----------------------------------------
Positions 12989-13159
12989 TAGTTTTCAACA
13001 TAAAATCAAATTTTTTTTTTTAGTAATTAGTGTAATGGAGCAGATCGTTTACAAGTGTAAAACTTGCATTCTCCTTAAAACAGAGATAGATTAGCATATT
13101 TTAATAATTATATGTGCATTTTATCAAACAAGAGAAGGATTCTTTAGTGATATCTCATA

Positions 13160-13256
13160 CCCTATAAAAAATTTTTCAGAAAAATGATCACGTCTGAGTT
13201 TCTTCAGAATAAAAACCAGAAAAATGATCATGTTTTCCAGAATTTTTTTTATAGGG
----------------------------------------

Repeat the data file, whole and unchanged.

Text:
Positions 12989-13159
12989 TAGTTTTCAACA
13001 TAAAATCAAATTTTTTTTTTTAGTAATTAGTGTAATGGAGCAGATCGTTTACAAGTGTAAAACTTGCATTCTCCTTAAAACAGAGATAGATTAGCATATT
13101 TTAATAATTATATGTGCATTTTATCAAACAAGAGAAGGATTCTTTAGTGATATCTCATA

Positions 13160-13256
13160 CCCTATAAAAAATTTTTCAGAAAAATGATCACGTCTGAGTT
13201 TCTTCAGAATAAAAACCAGAAAAATGATCATGTTTTCCAGAATTTTTTTTATAGGG